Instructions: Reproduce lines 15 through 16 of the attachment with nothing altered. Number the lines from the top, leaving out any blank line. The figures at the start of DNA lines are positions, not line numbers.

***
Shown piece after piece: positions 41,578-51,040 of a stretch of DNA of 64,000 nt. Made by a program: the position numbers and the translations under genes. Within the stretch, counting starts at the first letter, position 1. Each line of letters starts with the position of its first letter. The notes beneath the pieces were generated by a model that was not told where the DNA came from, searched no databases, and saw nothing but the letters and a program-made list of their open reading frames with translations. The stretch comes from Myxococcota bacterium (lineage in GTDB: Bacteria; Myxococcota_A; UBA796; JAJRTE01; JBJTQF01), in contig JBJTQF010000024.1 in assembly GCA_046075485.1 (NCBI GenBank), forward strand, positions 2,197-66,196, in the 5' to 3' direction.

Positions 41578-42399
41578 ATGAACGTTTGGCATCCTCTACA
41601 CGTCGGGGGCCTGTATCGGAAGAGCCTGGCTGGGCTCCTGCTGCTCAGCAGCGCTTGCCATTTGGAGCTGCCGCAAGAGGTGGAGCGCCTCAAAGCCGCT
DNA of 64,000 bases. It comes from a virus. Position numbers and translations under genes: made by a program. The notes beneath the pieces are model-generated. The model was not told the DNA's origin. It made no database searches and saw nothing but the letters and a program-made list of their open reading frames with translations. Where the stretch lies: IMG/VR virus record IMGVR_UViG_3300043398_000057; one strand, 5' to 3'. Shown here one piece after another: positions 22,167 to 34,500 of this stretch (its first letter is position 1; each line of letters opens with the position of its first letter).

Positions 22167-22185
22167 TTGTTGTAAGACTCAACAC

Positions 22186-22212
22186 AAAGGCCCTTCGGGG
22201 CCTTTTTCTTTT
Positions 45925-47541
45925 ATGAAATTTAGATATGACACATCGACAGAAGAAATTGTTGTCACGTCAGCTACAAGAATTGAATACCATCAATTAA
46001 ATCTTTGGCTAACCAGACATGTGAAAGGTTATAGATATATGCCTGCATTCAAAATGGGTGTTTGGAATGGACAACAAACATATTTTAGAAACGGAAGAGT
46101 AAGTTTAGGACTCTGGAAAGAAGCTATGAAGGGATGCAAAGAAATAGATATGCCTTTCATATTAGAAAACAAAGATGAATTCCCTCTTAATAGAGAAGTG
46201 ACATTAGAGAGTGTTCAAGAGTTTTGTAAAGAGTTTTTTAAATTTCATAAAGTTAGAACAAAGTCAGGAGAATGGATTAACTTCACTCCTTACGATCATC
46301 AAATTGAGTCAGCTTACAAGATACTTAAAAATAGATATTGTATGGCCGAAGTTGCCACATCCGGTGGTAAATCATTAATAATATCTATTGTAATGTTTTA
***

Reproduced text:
46201 ACATTAGAGAGTGTTCAAGAGTTTTGTAAAGAGTTTTTTAAATTTCATAAAGTTAGAACAAAGTCAGGAGAATGGATTAACTTCACTCCTTACGATCATC
46301 AAATTGAGTCAGCTTACAAGATACTTAAAAATAGATATTGTATGGCCGAAGTTGCCACATCCGGTGGTAAATCATTAATAATATCTATTGTAATGTTTTA